However the actual location where Current TV’s crew approached the North Korea border (according to the Korean version of the KCNA report) is further east downstream near the North Korean town of Onsong; a detour from Tumen Town which is off the beaten path. I seriously doubt the Current TV crew knew about this location in advance and could have pointed at a map and asked the guide specifically to take them there instead of Tumen Town.
    The only way that might happen is if the Current TV crew told guide Kim Sung-chul “We don’t want to go to tourist trap Tumen, take us somewhere more isolated instead” and left it up to the guide’s own discretion. Yet that would still be too risky, in my opinion.

    Therefore I still believe the choice of location was ultimately selected by the local guide and not on the whim of Mitch Koss or Laura Ling. Why would the guide take them out there if they simply requested Tumen River footage? 9 out of 10 local guides would have taken the foreign guests to Tumen Town because it’s the easiest and safest place to go. Keep in mind that they were scheduled to go to Dandong afterward, so a remote side trip further downstream does not make much sense to me if they simply wanted Tumen River footage.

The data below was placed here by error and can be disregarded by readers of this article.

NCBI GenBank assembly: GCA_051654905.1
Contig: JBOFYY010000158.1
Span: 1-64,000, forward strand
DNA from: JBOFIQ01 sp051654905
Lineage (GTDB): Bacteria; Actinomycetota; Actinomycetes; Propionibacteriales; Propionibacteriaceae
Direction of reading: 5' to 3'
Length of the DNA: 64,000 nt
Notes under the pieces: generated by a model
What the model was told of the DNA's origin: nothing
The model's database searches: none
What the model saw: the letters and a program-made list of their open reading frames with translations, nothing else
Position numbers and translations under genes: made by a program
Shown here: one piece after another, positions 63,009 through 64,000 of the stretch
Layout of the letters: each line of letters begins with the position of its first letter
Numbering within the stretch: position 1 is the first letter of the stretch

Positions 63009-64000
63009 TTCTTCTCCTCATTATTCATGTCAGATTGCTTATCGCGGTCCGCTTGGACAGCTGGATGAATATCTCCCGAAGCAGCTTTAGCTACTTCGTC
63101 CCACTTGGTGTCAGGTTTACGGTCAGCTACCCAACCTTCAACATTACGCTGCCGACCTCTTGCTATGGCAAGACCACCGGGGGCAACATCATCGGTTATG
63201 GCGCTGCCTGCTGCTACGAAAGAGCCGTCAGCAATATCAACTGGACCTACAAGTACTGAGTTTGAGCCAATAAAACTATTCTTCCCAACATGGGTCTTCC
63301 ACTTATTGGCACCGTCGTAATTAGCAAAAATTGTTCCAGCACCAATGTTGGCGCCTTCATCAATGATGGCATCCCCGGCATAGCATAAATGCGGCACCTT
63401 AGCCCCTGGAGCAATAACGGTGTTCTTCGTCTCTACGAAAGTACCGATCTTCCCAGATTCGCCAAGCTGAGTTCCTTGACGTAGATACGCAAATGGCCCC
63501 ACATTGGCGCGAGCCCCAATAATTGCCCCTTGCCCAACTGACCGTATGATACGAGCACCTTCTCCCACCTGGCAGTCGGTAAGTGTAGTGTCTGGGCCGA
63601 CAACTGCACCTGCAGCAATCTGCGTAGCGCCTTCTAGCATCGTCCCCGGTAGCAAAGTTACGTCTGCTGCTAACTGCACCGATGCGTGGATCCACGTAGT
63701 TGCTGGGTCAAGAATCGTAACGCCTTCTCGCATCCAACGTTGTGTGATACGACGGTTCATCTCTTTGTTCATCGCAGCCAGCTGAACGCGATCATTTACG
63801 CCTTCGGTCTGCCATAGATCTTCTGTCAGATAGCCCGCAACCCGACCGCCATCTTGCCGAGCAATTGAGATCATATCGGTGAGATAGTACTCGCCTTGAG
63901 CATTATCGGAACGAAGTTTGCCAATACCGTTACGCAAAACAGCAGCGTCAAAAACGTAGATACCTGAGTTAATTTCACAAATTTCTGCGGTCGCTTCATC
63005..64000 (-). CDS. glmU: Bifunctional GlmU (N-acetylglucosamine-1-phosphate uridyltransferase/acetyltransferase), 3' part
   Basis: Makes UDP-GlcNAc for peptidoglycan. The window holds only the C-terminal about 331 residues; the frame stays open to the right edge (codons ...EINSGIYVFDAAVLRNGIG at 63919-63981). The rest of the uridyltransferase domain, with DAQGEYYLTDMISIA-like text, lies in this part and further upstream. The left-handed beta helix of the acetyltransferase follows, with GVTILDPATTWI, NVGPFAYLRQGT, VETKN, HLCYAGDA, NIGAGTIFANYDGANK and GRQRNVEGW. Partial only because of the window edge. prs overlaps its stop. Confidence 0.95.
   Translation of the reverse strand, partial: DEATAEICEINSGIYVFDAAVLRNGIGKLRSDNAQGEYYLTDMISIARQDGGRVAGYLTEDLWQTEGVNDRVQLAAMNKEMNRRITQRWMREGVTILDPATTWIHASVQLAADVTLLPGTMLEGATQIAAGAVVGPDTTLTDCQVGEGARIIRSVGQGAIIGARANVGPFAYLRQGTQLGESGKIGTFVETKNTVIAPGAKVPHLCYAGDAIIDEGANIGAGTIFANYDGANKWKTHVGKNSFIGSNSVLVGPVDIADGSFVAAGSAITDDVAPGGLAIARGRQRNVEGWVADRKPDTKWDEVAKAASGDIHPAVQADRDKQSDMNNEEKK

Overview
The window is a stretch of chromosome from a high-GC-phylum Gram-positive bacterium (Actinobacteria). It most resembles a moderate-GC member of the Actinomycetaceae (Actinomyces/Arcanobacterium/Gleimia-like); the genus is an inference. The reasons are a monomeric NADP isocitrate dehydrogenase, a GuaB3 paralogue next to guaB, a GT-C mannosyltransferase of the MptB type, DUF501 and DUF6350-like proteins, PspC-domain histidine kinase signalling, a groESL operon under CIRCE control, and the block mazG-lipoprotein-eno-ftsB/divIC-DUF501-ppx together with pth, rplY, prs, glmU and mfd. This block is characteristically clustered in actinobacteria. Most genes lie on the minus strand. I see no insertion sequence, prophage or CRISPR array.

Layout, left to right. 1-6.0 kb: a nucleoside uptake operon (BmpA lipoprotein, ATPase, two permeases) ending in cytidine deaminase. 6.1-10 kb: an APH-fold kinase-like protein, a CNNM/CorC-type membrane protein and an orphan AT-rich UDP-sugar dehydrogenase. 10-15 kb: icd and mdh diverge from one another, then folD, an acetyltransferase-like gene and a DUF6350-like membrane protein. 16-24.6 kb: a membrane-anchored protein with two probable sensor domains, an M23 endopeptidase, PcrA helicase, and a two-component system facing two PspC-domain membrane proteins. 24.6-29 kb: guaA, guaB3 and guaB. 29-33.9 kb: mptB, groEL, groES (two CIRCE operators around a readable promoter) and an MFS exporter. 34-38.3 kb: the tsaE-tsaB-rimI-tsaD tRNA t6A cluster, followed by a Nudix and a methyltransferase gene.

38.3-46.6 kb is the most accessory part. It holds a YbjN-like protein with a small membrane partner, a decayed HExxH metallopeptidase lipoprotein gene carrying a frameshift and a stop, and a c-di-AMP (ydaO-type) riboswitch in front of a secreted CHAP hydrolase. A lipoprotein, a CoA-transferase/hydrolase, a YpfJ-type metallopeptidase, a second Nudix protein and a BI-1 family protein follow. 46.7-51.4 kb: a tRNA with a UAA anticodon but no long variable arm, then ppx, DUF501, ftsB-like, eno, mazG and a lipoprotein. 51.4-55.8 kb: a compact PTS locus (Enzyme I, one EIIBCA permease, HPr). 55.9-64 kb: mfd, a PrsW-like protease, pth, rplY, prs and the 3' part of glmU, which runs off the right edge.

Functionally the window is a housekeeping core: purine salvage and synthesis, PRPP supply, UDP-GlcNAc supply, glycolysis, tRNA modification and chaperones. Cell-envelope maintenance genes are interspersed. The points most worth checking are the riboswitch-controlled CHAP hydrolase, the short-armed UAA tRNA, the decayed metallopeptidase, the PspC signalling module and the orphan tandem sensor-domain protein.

This alternative place where the guide took Current TV’s crew is clearly more dangerous than Tumen Town. Thus I suspect the guide somehow persuaded Mitch Koss that it would be better to film somewhere else; perhaps as a way to not attract unwanted attention from local Chinese authorities. Maybe the experienced guide said something like this: “No good film here, we go another place not far not far… nobody see you filming…trust me; I go there many time before…very good place”

    Upon reaching the frozen Tumen River, the guide may have led them across a small tributary onto an island close to shore. Several of the small islands on the Tumen and Yalu Rivers belong to Pyongyang and have North Korean sentry patrols as well as posts. Therefore it may not appear that you have walked all the way across the Tumen River by setting foot on one of these islands midstream.

    One such island has gained notoriety on the Chinese domestic tour circuit in Dandong. Near a reconstructed section of the Great Wall at Hushan is another sightseeing destination called “Yi Bu Kua” featuring a plot of land called “Yu Chi Island” separated from the Chinese shore by a small tributary. During the winter months it is possible to traverse the tributary with a couple of leaping bounds and set foot on North Korean soil. South Koreans and other foreigners gradually discovered this Chinese attraction and it became a popular half day trip from Dandong.